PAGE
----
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1990 GM Sierra Compressor Question

extramile on Mon May 18, 2009 11:05 AM User is offline

Year: 1990
Make: GMC
Model: Sierra
Engine Size: 305
Refrigerant Type: R-12
Country of Origin: Canada


Pressurized my system with nitrogen to find the leak and of course is was the O-rings on the back of the compressor, that was the easy part. On the back side of the compressor where the lines attach there is a plug that is broke off, it has a small tube sticking out of the compressor. What in the world is this plug for ??? This system has worked fine with this plug being broke off in the past 3 years just wondering now before I charge system system what it does. I believe the compressor is a Harrison, it is not the long size type but the shorter cylinderical type.

Chick on Mon May 18, 2009 11:30 AM User is offlineView users profile

you have an R4 compressor, and it's the pressure switch on the high side you are talking about.. some have two wires, yours has one..

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Chick
Email: Chick

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Freedoms just another word for nothing left to lose

GM Tech on Mon May 18, 2009 12:23 PM User is offline

On a 1990 vintage that is the switch that throws the system into recirc- when you are in next tio highest or highest fan setting, and next to lowest or lowest temp setting, and head pressure rises above 250 psi-- there is a TSB on it to just ground it permanently and forget the switch....which is what I do...I used to get all kinds of complaints that all of a sudden my fan goes into high high fen mode- then it goes down a level- then when in city traffic it goes up a level-- and what it actually is doing is going into recirc which gives folks the impression the fan speed has increased...We commonly called this the GM truck poor man's climate control......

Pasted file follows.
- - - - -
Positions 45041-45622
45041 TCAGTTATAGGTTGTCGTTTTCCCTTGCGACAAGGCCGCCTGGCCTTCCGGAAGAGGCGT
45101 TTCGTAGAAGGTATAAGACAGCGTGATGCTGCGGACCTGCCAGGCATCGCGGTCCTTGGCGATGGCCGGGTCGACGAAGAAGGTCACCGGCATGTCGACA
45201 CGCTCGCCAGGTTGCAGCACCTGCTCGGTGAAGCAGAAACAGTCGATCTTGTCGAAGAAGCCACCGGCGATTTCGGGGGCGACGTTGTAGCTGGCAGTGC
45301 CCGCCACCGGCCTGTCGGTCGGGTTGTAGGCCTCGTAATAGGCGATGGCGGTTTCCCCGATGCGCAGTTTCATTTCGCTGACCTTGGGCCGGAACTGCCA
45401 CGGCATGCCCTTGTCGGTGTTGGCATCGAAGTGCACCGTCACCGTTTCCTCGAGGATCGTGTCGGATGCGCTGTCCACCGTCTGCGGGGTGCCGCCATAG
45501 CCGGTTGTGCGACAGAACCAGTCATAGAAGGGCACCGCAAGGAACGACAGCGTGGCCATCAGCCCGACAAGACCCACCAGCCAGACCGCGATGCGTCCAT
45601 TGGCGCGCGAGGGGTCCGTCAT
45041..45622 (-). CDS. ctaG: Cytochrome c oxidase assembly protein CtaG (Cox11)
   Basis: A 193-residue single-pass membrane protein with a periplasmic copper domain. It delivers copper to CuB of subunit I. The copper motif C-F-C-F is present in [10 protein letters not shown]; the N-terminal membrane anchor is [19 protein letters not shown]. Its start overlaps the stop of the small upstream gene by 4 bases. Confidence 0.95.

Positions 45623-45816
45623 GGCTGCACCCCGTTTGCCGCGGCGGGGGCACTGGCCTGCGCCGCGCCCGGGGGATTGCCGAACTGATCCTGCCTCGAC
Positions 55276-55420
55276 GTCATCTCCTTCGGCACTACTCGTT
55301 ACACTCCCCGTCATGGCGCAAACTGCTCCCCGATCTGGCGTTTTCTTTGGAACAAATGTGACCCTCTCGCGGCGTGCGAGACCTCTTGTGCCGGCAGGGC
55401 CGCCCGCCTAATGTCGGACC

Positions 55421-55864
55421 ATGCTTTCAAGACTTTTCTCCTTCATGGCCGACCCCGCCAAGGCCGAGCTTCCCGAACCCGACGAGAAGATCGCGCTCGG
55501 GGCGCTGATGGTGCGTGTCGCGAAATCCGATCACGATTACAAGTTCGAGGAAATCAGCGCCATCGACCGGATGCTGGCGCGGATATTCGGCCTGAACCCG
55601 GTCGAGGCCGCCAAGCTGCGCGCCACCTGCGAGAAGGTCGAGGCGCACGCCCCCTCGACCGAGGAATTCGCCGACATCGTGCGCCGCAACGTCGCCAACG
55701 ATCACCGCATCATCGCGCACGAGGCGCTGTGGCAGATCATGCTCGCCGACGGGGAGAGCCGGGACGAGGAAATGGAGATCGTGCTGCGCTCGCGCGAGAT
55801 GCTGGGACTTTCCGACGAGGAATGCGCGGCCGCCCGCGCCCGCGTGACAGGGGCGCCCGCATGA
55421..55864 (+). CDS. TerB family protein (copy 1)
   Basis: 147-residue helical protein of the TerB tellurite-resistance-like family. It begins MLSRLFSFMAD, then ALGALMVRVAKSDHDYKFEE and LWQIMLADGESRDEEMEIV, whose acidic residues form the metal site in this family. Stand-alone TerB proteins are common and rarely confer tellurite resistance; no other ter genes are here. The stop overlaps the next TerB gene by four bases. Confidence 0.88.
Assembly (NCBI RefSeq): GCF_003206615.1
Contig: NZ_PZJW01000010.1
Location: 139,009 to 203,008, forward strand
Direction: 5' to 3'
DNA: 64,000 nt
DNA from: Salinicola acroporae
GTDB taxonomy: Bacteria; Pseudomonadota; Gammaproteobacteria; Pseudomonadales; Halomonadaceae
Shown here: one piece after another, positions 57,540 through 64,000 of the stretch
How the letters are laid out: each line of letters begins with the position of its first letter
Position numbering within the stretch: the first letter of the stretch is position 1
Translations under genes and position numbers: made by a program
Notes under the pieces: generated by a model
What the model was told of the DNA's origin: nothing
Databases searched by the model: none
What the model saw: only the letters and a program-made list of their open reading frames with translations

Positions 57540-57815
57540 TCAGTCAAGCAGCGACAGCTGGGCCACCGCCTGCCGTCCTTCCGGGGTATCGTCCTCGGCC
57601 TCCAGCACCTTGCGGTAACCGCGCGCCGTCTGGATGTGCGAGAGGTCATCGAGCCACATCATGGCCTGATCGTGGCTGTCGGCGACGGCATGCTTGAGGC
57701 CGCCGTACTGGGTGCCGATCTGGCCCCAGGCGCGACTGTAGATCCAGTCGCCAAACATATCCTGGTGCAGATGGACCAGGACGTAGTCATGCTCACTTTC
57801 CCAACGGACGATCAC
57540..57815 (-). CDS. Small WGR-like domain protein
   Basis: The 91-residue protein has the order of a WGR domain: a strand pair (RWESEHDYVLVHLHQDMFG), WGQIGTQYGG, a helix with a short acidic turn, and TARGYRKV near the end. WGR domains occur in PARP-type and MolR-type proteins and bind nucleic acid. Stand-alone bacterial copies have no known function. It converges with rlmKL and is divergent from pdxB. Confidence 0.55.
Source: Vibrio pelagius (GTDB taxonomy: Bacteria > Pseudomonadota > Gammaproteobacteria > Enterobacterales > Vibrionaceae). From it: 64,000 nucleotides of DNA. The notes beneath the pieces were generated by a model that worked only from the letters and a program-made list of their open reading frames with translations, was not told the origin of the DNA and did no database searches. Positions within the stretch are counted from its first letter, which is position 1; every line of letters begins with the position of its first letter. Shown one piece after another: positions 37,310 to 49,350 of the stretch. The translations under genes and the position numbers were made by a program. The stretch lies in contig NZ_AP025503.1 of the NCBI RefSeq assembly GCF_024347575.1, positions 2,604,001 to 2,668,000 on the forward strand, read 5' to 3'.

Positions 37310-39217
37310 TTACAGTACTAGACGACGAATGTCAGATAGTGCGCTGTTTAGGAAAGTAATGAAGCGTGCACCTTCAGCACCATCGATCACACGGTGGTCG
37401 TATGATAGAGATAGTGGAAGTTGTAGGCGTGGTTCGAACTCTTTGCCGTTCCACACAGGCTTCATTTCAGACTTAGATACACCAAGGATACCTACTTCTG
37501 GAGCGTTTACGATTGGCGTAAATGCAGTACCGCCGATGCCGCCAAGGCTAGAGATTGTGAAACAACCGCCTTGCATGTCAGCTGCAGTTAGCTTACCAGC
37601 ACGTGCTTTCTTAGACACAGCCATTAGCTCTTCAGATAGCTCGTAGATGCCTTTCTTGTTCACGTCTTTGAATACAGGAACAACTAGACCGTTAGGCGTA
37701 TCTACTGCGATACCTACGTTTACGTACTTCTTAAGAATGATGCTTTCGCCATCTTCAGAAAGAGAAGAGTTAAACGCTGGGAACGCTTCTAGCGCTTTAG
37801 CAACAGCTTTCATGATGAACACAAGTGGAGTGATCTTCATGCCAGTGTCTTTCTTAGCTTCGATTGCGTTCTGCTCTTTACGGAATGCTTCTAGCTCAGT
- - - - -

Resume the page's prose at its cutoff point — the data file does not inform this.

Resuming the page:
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The number one A/C diagnostic tool there is- is to know how much refrigerant is in the system- this can only be done by recovering and weighing the refrigerant!!
Just a thought.... 65% of A/C failures in my 3200 car diagnostic database (GM vehicles) are due to loss of refrigerant due to a leak......

extramile on Mon May 18, 2009 2:36 PM User is offline

How do I ground it then. The tiny pipe is sticking out of the compressor, forgive my stupidness as I'm sure the answer is simple.

GM Tech on Mon May 18, 2009 4:16 PM User is offline

You ground the wire that used to be attached to it- a single terminal plug in-- forget the switch in the compressor...you may have to hunt a little for that wire- can't remember the color---but it will be the only one not attached to anything- unless someone cut it off....

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The number one A/C diagnostic tool there is- is to know how much refrigerant is in the system- this can only be done by recovering and weighing the refrigerant!!
Just a thought.... 65% of A/C failures in my 3200 car diagnostic database (GM vehicles) are due to loss of refrigerant due to a leak......

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